Italy Gets Real
c.2014 New York Times News Service
MILAN — Her face a mask of immobility, her skin spray-tanned to the color of bacon, Anna Dello Russo — camera-magnet and editor at large for Vogue Japan — grasped a hand-held clad in the season’s hot accessory, a phone case resembling a bottle of Chanel No. 5.
“It’s fake,” Dello Russo said flatly.
“The future,” she added, “is all fake.”
The observation, at the Costume National show, was particularly droll coming from an inveterate label-hound, although probably incorrect. If anything was clear over the past two Fashion Weeks in Italy — first at the huge Pitti Uomo menswear fair in Florence and then during Milan Fashion Week — it was that a cultural shift is underway here, away from the virtual toward the actual, from form to substance, from the farcical and dysfunctional politics of the Berlusconi era to what super-optimists are calling an Italian Camelot.
They mean an Italy run by Matteo Renzi, the young new prime minister and former mayor of Florence, a man with long-standing ties to the fashion industry.
“People need a dream, and we lost the dream,” said Giorgio Ricchebuono, a former banker who directs the Biblioteca Ambrosiana, one of the oldest and most extensive libraries in the world and the largest repository of works by Leonardo da Vinci.
The occasion was a private candlelit Fashion Week dinner given by Federico Marchetti, the 45-year-old Columbia Business School graduate who returned from the United States to Italy in 2000 to found Yoox, a publicly traded online retailer with a strong fashion focus and projected revenues this year of $750 million.
“People lost the story of Italy,” Ricchebuono added. “We have to get it back.”
More than the success of any single label in the crowded showrooms of Pitti Uomo and then on the catwalks of Milan, it was a reconstituted narrative of Italy that designers and manufacturers seemed eager to put across.
“We have the heritage of craftsmanship, and we have the technology,” said Gildo Zegna, chief executive of Ermenegildo Zegna, a company few outside the business are aware manufactures not only its own lines of clothing but those of many other labels like Saint Laurent and Tom Ford. “Who better than us?”
In the Zegna show that followed, designer Stefano Pilati made the case concretely, in a show that seemed like a summary of life lessons accrued during stints at Armani, Prada and, most recently, Yves Saint Laurent. Wherever he fetched up in the design world, creating clothes for women or men, Pilati’s signature has been assuredness with color, strong silhouettes, resistance to trickery and amiable ease with the markers of luxury.
What does that mean in practical terms? Double-face “splittable” cashmere, for example, is produced by few woolen mills yet is something a powerhouse like Zegna can handily achieve. With that in mind, Pilati can push technological limits to produce sweaters woven in alternating dimensional patterns and layered like louvers, or jackets of technical nylon quilted in micro-geometric patterns. He showed each in a collection notable also for the varied dimensions — undertaker-length jackets with waists high and tight, and also short, Eisenhower ones — likely designed to accommodate the body types in widely divergent markets in the United States and Asia, and also for the subtle coloration of which Pilati is a past master.
Well after the show ended, there remained in a viewer’s mind images of the voluminous overcoats or pleated trousers or sweaters Pilati created in an off-kilter palette reminiscent of a portrait by Kees van Dongen: teal and olive, plum and sage green, turquoise with a hue the Spanish call caquita del bebé.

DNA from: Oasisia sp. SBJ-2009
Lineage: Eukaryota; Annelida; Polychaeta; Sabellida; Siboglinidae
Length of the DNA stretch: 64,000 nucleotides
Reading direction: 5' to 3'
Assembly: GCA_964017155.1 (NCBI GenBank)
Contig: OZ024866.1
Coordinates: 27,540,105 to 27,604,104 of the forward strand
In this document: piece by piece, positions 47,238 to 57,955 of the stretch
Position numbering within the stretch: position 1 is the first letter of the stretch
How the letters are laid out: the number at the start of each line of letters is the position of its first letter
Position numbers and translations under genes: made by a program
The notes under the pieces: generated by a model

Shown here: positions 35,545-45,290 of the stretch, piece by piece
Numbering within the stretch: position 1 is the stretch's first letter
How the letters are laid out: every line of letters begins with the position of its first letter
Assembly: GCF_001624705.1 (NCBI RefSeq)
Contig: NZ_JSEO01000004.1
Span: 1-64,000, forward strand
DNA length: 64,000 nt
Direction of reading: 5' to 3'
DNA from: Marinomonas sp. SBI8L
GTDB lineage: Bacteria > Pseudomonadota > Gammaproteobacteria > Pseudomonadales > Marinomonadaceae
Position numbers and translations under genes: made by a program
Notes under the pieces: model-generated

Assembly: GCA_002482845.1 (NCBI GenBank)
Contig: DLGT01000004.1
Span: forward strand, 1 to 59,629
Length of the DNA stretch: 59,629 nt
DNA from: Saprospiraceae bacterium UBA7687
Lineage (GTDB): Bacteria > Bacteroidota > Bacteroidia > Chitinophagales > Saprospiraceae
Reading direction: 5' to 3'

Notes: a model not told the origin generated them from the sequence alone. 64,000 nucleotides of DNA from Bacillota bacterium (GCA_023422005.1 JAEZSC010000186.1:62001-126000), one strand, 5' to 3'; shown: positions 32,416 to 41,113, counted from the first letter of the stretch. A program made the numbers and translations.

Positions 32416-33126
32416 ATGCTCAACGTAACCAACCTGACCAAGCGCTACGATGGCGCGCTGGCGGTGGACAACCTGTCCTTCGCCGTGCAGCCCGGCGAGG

Talent and assurance know no nationality, of course. Yet a heritage of craftsmanship is as much an Italian birthright as are the aesthetic glories of the Renaissance. Even genius can be taken for granted when it’s all around you, said Italian-born artist Francesco Vezzoli, invited by Raffaello Napoleone, the head of Pitti Immagine, to stage sly “interventions” at three small museums in Florence. There in the Museo Bardini’s Room of the Madonnas, Vezzoli hung his “Crying Portrait of Christie Brinkley as a Renaissance Madonna With Holy Child” amid a group of stucco and terra-cotta pieces by Donatello and Verrocchio. In the chapel of the Museo di Casa Martelli, he sneaked in an impious self-portrait painted in the style of Raphael.
“I actually felt I could cry when I was in the room with some of these artworks,” he said.
It is almost sinful to take for granted access to one of the world’s great cultures, said Marco de Vincenzo, a Sicilian some consider Italy’s most talented young designer. Before starting his own label, de Vicenzo designed leather goods for Fendi.
“I learned so much about pride and the craftsmanship that still exists going around sourcing things all over the country,” he explained at the Yoox dinner, where a curator produced for the evening three drawings from a da Vinci codex depicting designs for an advanced weaving loom and a belt buckle with a motif of intertwined mulberry branches.
“The factory might be really ugly and in the middle of nowhere,” de Vincenzo said. “But then you work with them, and they produce the most beautiful, amazing things.”
As much as savvy brand building, that immutable truth about Italy is the foundation of labels like Brunello Cucinelli and Tod’s. Cucinelli, whose ultra-high-end sportswear was shown at Pitti Uomo, is a true Italian success story. By capturing a market for high-end sportswear he became a kind of billionaire’s J. Crew. Cucinelli’s clothes are almost entirely manufactured in the medieval village of Solomeo in Umbria; the multibillion dollar label Tod’s is based in the Marche, a centuries-old center for leather crafts.
Tod’s, of course, made its name on the rubber-soled driving shoe called a Gommino, one more likely to be behind the wheel of a Maserati than a Toyota Camry. In previous seasons, Tod’s tried building an apparel business to go with its accessories, with sometimes mixed results. But then it hired Andrea Incontri, an architect by training, to design a collection of what he termed necessary luxuries.
“I don’t buy many things myself,” Incontri said at a preview of a collection, referring to his wardrobe. “It’s like with chairs or tables. I want a few good things and I want them to last.”
Incontri delivered on that brief with his J.P. Club collection, one of the finest presentations seen in either Florence and Milan. Vests with bellows pockets slipped off to reveal patch-pocket jackets in the same canvas and color, just the thing for a contemporary Howard Roark. Hatched geometric patterns created not by computer but by the designer’s hand were drawn on shirts.
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The Gommino loafers were punched out with regular ventilation holes — cool in both senses of the word.